Could Kevin Bacon save the future of the internet?
Scientists have developed a key breakthrough that could provide critical insight into how to improve the internet and other systems. The breakthrough, though reliant on very complex mathematical concepts, bears a startling similarity on a high level to a pop culture phenomenon.
The "Six Degrees of Separation" principle is an old one, first theorized in the "small world" principle developed in the1960s by sociologist Stanley Milgram. One version of the principle goes that any living person on Earth is connected to any other person by a mere six people.
The concept reached feverish pop culture status when the "Six Degree of Kevin Bacon" game launched. A board game, television, and Broadway play all involved version of the game, which consisted of connecting actors to Kevin Bacon in the least steps possible. The game was based on a quote by Mr. Bacon in which he stated that he'd worked with everyone in Hollywood, or someone who had worked with them.
The new study finds a similar principle in computer networking and other natural phenomenon. It reveals the "hidden space" which lies in many problems. This hidden space drives natural networks such as gene regulation or neural networks that connect neurons to organs and muscles within our bodies. This hidden space also reveals insight into how the internet functions smoothly and how it can get bottlenecked.
Dmitri Krioukov, the study’s principal investigator with the Cooperative Association for Internet Data Analysis (CAIDA), based at the San Diego Supercomputer Center at the University of California, San Diego states, "Internet experts are worried that the existing Internet routing architecture may not sustain even another decade. Routing in the existing Internet has already reached its scalability limits; black holes are appearing everywhere."
Kimberly Claffy, director of CAIDA and adjunct professor of computer science at UC San Diego, adds, "Discovery of such a metric space hidden beneath the Internet could point toward architectural innovations that would remove this bottleneck. Although quite prevalent in the natural world, the idea of routing using only local rather than global knowledge of network connectivity represents a revolutionary change in how to think about engineering communications networks. It’s clear that the Internet’s current architectural requirements are incompatible with the overwhelming amount of information that’s being transmitted through this now critical global infrastructure."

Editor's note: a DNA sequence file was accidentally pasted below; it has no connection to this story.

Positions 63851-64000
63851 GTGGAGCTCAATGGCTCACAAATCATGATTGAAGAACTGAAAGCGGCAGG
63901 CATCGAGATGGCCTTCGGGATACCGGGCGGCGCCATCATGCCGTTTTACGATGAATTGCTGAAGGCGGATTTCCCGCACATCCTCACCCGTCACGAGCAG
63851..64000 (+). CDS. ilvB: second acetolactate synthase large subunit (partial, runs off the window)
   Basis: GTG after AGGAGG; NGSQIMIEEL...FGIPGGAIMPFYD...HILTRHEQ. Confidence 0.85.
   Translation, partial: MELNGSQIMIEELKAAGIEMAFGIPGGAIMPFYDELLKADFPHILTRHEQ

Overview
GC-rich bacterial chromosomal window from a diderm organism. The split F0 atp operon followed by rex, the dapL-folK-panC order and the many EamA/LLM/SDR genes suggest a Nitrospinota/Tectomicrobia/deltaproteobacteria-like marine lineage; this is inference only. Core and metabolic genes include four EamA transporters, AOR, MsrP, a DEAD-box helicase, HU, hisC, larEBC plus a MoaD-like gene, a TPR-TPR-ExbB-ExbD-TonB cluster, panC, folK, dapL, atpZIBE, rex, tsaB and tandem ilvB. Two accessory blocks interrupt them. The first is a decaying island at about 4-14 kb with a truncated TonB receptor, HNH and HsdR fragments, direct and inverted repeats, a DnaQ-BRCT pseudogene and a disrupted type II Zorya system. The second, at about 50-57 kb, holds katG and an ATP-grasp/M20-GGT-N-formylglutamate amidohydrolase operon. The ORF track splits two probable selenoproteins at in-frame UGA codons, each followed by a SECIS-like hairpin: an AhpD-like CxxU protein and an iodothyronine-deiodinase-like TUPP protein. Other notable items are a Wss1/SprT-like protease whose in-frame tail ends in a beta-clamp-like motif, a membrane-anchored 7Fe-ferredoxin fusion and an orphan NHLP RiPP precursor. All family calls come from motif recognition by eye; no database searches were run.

The new concept explains how complex networks, like the human nervous system, can route messages highly effectively through many nodes with no node having knowledge of the entire system. This is possible by visualizing the global network as a geometric topology and optimizing a complex network for maximum efficiency.
States Mr. Krioukov, "A vast majority of very different complex networks have similar shapes. They have similar shapes not just for fun, but perhaps because they all evolved toward structures and shapes that maximize efficiency according to their main common function, and that function is communication."
In nature this process is controlled by evolution, but in manmade systems, this guiding optimization principle requires complex visualization, not previously developed. With the new discovery similar refinements of computer networks and an overhaul of the internet in general should be possible.
One application of this "hidden space" is to optimize message routing through similarity. People with similar personalities or interests have been shown to be more likely to connect online or off. In a random routing scenario, routing between similar parties produces faster results, as demonstrated when the topology of similarity and the nodes are graphed using the new method.
The new method could increase the size and speed of the internet.
However, it also has many other possible uses, such as social searches or medicine. Explains Mr. Krioukov, "This could be applied to cancer research, for example, whose studies rely heavily on gene regulation. Suppose you were able to find the hidden space here. One could then figure out what drives gene regulation networks and what drives them to failure. This would be an important contribution to the field."
The research, co-authored by Marián Boguñá is published in the journal Nature Physics.
The study was funded by a DGES grant, a Generalitat de Catalunya grant, a Ramón y Cajal program of the Spanish Ministry of Science donation, and by networking giant Cisco Systems.